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Index of Subjects and Names

  • Page ID
    37152
  • Italic page references are to definitions.
    Italicized terms or phrases followed by a degree symbol identify
    a generic role served (or fulfilled) by terms
    or phrases specific to the religious tradition to which they are applied;
    they function as variables substituting
    for a specific tradition's terms or phrases.

    Academic study of religion, 3-4, 18-19
    Alternative medicine, 98
    Anamnesis, 54, 360, 3 79
    Animistic folk religion, 60
    Archetype (or archetypal form), 53,
    69, 84n, 133, 342, 3 79; examples of, 54
    Aristotle, 103, 123, 124, 129, 142, 268
    Art as religion, 97
    Ascetic practices, 6.3-{)5, 92-93, 98, 199-200, 234-236,
    243-244, 247-255, 319, 320-321, 331, 357
    At-onement, 25, 379
    Attending from/to, 34, 47n
    Awareness, focal/subsidiary, 35, 47n

    Balance of divergent forces, 122-124,
    141n-142n, 379; examples, 133-138
    Bias: in categories, 21; in more easily empathizing
    with favored way of being religious, 50-51, 75;
    in stereotypical preconceptions, xi, 116--119
    Blindered men and elephant, 5-7, 11-12, 13-14
    Blind men and elephant, 5 Business as religion, 151

    Canon, 33, 379; canonical scripture, 33
    Catholic traditions, 40, 95, 108-109, 379;
    examples of, 73, 95, 108-109, 150, 189, 196--197
    Celestial Seasonings quote, 22, 52
    Civil disobedience, 283, 287, 288
    Civil religion, 96--97, 150, 161n
    Common sense (religious), 41-42,
    116, 120-121, 380,
    a basis for achieving practical wisdom, 42, 152, 158;
    basis of evaluative judgment, 116--130, 139, 146, 158-159, 370;
    bibliography of commonsense evaluation
    of religious practice,
    141; independence from
    theological" considerations, 41;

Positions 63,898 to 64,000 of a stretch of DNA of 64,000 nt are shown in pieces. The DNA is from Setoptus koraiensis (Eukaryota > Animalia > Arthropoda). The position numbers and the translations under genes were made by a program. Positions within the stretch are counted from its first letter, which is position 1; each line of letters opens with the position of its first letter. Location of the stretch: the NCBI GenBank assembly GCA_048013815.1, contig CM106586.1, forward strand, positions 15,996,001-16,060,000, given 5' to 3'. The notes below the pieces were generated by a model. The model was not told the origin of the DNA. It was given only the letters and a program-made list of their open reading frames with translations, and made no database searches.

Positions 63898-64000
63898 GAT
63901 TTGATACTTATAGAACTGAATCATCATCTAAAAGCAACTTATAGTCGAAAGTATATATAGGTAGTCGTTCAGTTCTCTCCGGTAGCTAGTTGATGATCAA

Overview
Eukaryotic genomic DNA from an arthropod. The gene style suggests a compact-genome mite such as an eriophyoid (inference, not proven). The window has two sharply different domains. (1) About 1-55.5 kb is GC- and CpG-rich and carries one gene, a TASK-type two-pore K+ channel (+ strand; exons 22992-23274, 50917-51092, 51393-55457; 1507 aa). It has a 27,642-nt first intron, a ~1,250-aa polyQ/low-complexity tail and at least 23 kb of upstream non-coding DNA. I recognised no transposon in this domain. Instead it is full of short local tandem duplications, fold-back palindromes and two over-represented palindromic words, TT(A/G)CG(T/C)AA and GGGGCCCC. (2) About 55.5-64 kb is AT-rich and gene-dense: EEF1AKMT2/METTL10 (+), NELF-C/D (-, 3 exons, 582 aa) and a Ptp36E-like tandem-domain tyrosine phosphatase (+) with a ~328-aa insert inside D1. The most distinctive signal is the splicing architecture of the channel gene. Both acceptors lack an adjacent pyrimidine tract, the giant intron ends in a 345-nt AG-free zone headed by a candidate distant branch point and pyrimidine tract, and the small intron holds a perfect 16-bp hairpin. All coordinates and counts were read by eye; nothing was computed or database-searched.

moderating agent within religions, 151, 158;
    a way of avoiding the is-ought fallacy, 129-130
    Competence/incompetence, 122, 380; examples, 133-138
    Cross-cultural categories, need for, 3-4

    Definition of religion, problem of, 24, 25, 46n
    Deism, 83n
    Devotion, way of, 12, 57-59, 380,
    bibliography, 80-81, 315-316; correlated social structures, 59;
    existential need or motivation for, 29-30, 58-59;
    hermeneutic of, 58; virtues and vices, 59, 135;
    for examples, see specific religious traditions,
    for extended examples, see
    Billy Graham and Evangelical Piety, 305-312, and
    Shinran and Pure Land Devotion, 297-305
    Dialogue (inter-religious), xi-xii, 12, 121, 149, 153, 371, 375;
    bibliography on, 377-378;
    Buddhist-Christian dialogue, 121, 141n,
    149, 160n-161n, 279n, 371, 375, 378n
    Dialogue (intra-religious or ecumenical), 12, 153
    Differences between religions, xii, 22, 31-32, 34, 371-375

    Egoism, the problem of, 126--127, 142n143n,
    215, 373, 378n; examples 133-138
    Egoism/selflessness. See
    Selflesssness/egoism
    Eliade, Mircea, 4, 19, 45n, 79, 83n--84n
    Empathetic objectivity, 19, 380
    Empathy, 19-20, 380;
    analogy with acting in a drama, 19;
    easier to empathize with favored way
    of being religious, 50-51;
    empathetic acquaintance the basis for
    Empathy (cont.)
    discriminating judgment,
    xiii, 115-116; fused with objectivity, xi,
    17-21, 43, 128--130;
    test for success 19-20, 156
    Enlightenment (European) idea of religion, 83n, 209
    Ethics, religious, as an expression of
    religious common sense, 130-131, 152
    Ethics, religious, as expression of
    way of right action, 152, 162n
    Evaluation, commonsense, of religious practice,
    116-117, 139, 146, 152, 162n;